Sometimes an ice pack just isn’t enough. Athletes and celebrities are flash-freezing themselves to soothe aches and pains, increase athletic performance and decrease injury recovery time. Known as whole body cryotherapy (WBC), the treatment is also reported to help with weight loss, signs of aging and a bevy of other health concerns. With WBC providers popping up across Canada, soon anyone will be able to turn themselves into a human Popsicle. But should you?
How it works
You spend two to three minutes in a walk-in room called a cryo chamber or a tube-like cryo sauna that covers you from the neck down. Using nitrogen gas, the temperature is dropped to an unthinkable -150 degrees C.
Who does it
Cryotherapy has been big in Europe for decades. It picked up steam in North America in 2011 when Dallas Mavericks players praised WBC after the team won the NBA finals. WBC is now used by most NBA teams, as well as Tour de France cyclists, soccer player Cristiano Ronaldo and boxer Floyd Mayweather. In 2012, Demi Moore took up the practice as part of her anti-aging routine (it’s purported to boost collagen). This year, Lindsay Lohan revealed she was using WBC to help with joint pain. Other converts include Mandy Moore, Minka Kelly and Katy Perry, who recently told reporters that she wants a “cryogenic chamber” of her own to relieve stress and insomnia.
What are the benefits?
According to Andrew Robertson, managing director of Millennium ICE Canada, Canada’s cryo sauna distributor, the treatment seems to help people in completely different ways, zeroing in on where it’s most needed “as crazy as that sounds.” Robertson says his mother uses it to relieve migraines and to sleep better. Others use it to lose weight — one session is said to boost metabolism and burn 500 to 800 calories.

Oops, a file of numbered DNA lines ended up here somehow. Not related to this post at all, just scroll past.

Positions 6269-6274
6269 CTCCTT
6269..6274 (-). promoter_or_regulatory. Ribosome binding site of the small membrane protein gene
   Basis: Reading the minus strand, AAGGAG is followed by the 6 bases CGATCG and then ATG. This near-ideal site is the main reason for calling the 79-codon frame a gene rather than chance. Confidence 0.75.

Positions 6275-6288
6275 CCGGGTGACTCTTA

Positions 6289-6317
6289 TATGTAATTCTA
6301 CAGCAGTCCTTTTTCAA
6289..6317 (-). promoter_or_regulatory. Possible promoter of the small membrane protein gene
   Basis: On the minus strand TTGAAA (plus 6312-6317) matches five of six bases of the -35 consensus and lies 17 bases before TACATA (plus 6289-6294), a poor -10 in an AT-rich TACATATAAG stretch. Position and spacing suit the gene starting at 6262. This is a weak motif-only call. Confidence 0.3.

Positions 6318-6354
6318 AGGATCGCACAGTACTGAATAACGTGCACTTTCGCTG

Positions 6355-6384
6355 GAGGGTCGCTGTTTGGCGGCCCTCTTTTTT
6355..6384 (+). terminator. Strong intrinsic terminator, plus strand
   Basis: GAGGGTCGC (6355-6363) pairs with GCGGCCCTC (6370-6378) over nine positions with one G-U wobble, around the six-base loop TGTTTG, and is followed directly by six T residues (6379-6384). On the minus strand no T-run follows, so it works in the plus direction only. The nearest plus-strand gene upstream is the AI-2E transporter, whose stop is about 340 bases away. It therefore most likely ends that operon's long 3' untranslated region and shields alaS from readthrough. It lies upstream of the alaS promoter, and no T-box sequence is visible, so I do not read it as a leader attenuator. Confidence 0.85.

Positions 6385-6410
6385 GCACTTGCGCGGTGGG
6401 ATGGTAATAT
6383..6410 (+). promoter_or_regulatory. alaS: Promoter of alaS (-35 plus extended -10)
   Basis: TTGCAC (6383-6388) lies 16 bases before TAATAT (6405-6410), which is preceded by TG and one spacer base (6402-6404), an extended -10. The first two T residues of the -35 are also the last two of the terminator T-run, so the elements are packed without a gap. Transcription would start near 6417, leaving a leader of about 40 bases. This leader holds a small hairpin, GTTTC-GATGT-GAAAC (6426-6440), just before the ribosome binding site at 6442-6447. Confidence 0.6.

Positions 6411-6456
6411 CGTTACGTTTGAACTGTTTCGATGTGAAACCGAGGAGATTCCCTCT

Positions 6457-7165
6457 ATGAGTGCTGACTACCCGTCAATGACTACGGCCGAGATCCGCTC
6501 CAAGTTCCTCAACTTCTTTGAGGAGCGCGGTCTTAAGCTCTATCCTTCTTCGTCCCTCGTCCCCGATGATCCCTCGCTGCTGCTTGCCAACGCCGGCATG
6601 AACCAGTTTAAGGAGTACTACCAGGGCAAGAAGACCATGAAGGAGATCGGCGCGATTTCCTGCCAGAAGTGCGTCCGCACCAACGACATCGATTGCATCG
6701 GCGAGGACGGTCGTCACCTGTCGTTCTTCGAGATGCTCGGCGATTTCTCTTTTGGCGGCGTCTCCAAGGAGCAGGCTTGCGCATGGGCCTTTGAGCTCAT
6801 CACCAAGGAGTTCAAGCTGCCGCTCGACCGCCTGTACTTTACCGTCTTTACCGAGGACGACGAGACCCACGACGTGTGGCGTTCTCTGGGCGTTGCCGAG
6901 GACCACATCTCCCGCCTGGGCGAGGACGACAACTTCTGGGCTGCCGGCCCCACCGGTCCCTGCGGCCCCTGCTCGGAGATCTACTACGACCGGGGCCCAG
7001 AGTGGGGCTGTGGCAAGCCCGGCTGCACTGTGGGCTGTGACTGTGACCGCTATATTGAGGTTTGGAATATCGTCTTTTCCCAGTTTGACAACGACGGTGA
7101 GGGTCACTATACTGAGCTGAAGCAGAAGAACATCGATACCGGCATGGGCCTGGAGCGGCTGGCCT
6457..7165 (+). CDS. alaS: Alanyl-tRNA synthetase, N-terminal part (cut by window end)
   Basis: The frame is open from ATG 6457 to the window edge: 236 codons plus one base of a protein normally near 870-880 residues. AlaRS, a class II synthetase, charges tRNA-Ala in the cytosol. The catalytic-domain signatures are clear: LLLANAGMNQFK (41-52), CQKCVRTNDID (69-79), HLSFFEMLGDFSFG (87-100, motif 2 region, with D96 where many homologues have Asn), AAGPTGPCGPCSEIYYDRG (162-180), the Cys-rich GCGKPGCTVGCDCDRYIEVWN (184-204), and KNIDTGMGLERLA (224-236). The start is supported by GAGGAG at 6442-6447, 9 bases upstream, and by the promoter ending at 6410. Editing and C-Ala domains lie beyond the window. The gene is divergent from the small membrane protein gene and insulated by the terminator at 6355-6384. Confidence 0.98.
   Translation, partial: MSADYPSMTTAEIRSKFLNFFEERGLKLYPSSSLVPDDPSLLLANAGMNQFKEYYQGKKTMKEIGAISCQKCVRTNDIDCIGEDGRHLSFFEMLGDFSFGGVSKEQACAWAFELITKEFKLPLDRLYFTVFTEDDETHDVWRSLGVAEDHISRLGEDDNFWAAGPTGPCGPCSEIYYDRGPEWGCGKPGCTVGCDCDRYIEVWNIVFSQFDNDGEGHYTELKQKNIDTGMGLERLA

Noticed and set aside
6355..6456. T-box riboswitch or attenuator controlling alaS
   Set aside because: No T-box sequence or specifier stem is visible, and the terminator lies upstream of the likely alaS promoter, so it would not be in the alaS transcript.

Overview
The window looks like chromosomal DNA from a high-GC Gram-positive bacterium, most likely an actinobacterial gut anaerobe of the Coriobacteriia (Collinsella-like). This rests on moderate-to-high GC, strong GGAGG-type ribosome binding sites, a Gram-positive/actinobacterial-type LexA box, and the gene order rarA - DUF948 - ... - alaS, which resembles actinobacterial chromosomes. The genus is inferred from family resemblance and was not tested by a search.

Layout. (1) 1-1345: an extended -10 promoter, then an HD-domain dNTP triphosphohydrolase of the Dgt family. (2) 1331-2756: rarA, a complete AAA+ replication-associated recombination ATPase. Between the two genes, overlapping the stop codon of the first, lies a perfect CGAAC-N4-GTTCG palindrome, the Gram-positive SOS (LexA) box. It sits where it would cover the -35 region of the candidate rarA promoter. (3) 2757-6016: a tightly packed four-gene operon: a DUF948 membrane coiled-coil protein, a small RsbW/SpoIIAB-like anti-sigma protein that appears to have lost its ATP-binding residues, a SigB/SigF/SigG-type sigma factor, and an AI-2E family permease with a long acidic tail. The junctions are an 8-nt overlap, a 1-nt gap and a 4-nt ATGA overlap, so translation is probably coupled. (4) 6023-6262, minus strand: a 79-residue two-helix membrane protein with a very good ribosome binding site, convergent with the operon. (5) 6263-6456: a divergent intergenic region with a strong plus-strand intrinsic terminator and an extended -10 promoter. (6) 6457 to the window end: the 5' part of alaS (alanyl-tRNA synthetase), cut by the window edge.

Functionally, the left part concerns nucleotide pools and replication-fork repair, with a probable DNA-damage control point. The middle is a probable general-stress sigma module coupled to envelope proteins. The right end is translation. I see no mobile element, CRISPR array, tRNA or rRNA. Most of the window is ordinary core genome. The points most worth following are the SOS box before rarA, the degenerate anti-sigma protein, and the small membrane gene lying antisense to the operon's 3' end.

How much does it cost?
Anywhere from $35 to $95 for two-and-a-half minutes.
What does it feel like?
“My nipples are about to fall off,” cried the Mavericks’ Shawn Marion during his first session. But Robertson says it’s a dry cold that is more tolerable than a winter day in Canada.
How do you feel afterwards?
Pretty pumped — users get an endorphin rush from the oxygenated blood flowing back to their extremities. Pain relief is said to occur immediately and last for 24 hours.
What does science say?
Research shows that WBC reduces inflammation, and one study found it was an effective short-term treatment for depression and anxiety. Yet, a 2014 paper in the Journal of Sports Medicine found that ice packs and cold water “offer comparable physiological and clinical effects to whole body cryotherapy.” The verdict is still out on whether WBC will make you look younger or lose weight.